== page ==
Models for ‘product desirability’ (mathematising related to part 1b of the question statement) were developed by many teams. These used information about one or more of product price, size of discount, customer rating, quantity available, and product brand (all given as part of the problem statement).

The reasoning and justification used is key to how the approach was evaluated by the judging panel. The way in which different kinds of variables, measured in different units and scales, were mathematically combined into an index of desirability (or similar) was a critical factor in evaluation of the model proposed. Many teams combined quite different data types without sufficient justification.

A central issue in evaluating team reports was determining how effectively different component models were combined into a well-argued and quantitatively defined decision-making model for placement of products, both in the given shop layout, and in an alternative layout. This was the thrust of part 2a of the problem statement.

Mathematical processing

Teams were required to show how the model(s) they had developed would inform the assignment of items for sale to the available display and sales locations (related to parts 2a, b and c of the question statement). The main question here is whether the models developed were applied in analysing the given store layout to devise a plan for placement of products in the store.

The culmination of the modelling exercise was for teams to identify shortcomings in their application of the model(s) to the given floor plan, and to devise a modified floor plan, to explain how their model(s) would be used to design and populate the floor plan, and to explain the ways in which this floor plan would be superior (part 2d of the problem statement).

Model evaluation

This can be one of the most challenging and critical aspects of good modelling practice. In relation to model evaluation, the following matters were particularly relevant:

  • Were arguments advanced about the shortcomings of the given floor plan?
  • Were mathematically supported arguments about the superiority of the alternative floor plan proposed?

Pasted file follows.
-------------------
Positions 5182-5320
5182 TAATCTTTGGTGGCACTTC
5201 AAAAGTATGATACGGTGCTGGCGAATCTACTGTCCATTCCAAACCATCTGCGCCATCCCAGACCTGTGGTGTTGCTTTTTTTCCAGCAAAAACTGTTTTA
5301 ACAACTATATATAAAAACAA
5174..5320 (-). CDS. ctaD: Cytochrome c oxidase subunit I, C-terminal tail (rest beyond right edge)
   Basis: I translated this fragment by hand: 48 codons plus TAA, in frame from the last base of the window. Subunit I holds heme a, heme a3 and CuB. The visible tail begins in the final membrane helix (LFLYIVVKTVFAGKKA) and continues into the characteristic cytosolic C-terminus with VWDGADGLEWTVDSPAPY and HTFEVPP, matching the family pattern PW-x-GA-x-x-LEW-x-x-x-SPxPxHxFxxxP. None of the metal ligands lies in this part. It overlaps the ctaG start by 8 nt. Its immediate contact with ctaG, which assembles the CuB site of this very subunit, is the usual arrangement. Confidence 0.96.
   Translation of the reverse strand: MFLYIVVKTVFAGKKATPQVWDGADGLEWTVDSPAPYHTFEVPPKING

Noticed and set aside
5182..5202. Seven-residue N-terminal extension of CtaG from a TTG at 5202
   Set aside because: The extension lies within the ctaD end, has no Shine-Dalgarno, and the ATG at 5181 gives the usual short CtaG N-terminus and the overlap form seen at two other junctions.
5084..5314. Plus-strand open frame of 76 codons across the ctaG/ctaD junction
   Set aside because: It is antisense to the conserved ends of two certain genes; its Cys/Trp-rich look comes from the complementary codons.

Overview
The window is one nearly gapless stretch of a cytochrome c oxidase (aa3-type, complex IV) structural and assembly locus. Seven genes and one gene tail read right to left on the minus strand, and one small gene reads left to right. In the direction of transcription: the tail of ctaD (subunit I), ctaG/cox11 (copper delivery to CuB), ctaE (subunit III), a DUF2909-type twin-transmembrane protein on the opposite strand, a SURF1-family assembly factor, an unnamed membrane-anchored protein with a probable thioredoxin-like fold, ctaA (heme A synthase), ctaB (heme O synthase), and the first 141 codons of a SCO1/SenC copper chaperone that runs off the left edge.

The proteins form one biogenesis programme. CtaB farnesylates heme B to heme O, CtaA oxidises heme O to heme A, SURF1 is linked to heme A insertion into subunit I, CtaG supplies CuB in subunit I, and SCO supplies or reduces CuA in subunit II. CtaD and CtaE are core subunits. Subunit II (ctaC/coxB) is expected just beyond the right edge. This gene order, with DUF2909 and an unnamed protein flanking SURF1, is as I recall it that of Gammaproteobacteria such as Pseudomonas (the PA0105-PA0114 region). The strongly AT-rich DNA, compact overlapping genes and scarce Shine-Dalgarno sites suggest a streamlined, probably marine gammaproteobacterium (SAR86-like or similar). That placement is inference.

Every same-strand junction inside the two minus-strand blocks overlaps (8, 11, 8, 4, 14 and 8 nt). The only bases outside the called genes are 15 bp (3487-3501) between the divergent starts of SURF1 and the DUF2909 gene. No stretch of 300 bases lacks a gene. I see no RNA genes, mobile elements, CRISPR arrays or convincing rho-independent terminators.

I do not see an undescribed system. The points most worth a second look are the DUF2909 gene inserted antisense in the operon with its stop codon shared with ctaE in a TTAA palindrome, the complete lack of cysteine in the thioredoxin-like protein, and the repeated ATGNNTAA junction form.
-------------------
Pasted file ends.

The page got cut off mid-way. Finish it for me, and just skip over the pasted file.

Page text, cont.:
• Was there any evidence of sensitivity analysis? That is, would changing any of the variable used have an effect on the team’s solution?

Report quality

The final set of assessment criteria focus on the quality of the report itself. The following are important elements of that:

  • Have teams produced a readable report, or is it more like a school assignment?
  • Is the essential technical material presented in the body of the report, with the remainder and additional details in an appendix?
  • Does the summary give a good overview of approach, method and results?
  • Does the letter to the store manager communicate effectively with explanation, to the store manager?

If your students have not yet had a go at this modelling problem, they might like to try it. Strengthening the connections between the mathematical knowledge students are acquiring through their maths class work is an outcome we would all see as highly desirable. Working with a mathematical modelling perspective on problems that arise in the ‘real world’ provides an excellent way of strengthening those connections. In addition, the team collaboration provided by the IM2C approach provides another suite of tangible benefits to our students.

Teachers can download a guide from the IM2C website, which provides example problems and practice activities. To see how teams from across the globe fared in the international judging round, the results are now available on the International Mathematical Modeling Challenge website.